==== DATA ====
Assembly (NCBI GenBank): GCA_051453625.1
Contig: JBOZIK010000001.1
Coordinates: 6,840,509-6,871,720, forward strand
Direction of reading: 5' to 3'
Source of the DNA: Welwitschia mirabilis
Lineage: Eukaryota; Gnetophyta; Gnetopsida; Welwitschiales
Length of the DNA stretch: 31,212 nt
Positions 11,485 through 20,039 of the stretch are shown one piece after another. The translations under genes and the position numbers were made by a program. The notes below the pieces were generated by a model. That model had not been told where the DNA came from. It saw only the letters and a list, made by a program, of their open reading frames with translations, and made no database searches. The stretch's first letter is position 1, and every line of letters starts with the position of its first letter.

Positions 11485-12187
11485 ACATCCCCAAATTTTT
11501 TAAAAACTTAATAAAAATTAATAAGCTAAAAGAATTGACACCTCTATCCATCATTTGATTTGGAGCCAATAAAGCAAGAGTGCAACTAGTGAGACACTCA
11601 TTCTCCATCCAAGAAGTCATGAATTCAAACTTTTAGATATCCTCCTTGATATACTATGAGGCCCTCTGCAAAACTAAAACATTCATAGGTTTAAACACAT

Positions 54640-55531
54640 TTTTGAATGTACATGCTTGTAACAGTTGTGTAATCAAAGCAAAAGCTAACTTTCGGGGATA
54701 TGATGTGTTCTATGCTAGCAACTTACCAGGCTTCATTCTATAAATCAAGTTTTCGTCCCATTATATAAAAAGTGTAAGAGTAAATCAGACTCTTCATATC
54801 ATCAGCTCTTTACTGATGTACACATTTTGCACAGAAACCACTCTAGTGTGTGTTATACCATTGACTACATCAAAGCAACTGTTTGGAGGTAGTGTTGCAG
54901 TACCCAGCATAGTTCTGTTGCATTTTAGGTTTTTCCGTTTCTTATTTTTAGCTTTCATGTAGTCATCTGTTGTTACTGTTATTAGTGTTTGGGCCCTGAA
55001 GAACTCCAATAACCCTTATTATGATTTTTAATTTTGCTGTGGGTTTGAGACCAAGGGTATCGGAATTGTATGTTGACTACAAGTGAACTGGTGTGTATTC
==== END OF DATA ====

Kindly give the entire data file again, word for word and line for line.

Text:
Assembly (NCBI GenBank): GCA_051453625.1
Contig: JBOZIK010000001.1
Coordinates: 6,840,509-6,871,720, forward strand
Direction of reading: 5' to 3'
Source of the DNA: Welwitschia mirabilis
Lineage: Eukaryota; Gnetophyta; Gnetopsida; Welwitschiales
Length of the DNA stretch: 31,212 nt
Positions 11,485 through 20,039 of the stretch are shown one piece after another. The translations under genes and the position numbers were made by a program. The notes below the pieces were generated by a model. That model had not been told where the DNA came from. It saw only the letters and a list, made by a program, of their open reading frames with translations, and made no database searches. The stretch's first letter is position 1, and every line of letters starts with the position of its first letter.

Positions 11485-12187
11485 ACATCCCCAAATTTTT
11501 TAAAAACTTAATAAAAATTAATAAGCTAAAAGAATTGACACCTCTATCCATCATTTGATTTGGAGCCAATAAAGCAAGAGTGCAACTAGTGAGACACTCA
11601 TTCTCCATCCAAGAAGTCATGAATTCAAACTTTTAGATATCCTCCTTGATATACTATGAGGCCCTCTGCAAAACTAAAACATTCATAGGTTTAAACACAT

Positions 54640-55531
54640 TTTTGAATGTACATGCTTGTAACAGTTGTGTAATCAAAGCAAAAGCTAACTTTCGGGGATA
54701 TGATGTGTTCTATGCTAGCAACTTACCAGGCTTCATTCTATAAATCAAGTTTTCGTCCCATTATATAAAAAGTGTAAGAGTAAATCAGACTCTTCATATC
54801 ATCAGCTCTTTACTGATGTACACATTTTGCACAGAAACCACTCTAGTGTGTGTTATACCATTGACTACATCAAAGCAACTGTTTGGAGGTAGTGTTGCAG
54901 TACCCAGCATAGTTCTGTTGCATTTTAGGTTTTTCCGTTTCTTATTTTTAGCTTTCATGTAGTCATCTGTTGTTACTGTTATTAGTGTTTGGGCCCTGAA
55001 GAACTCCAATAACCCTTATTATGATTTTTAATTTTGCTGTGGGTTTGAGACCAAGGGTATCGGAATTGTATGTTGACTACAAGTGAACTGGTGTGTATTC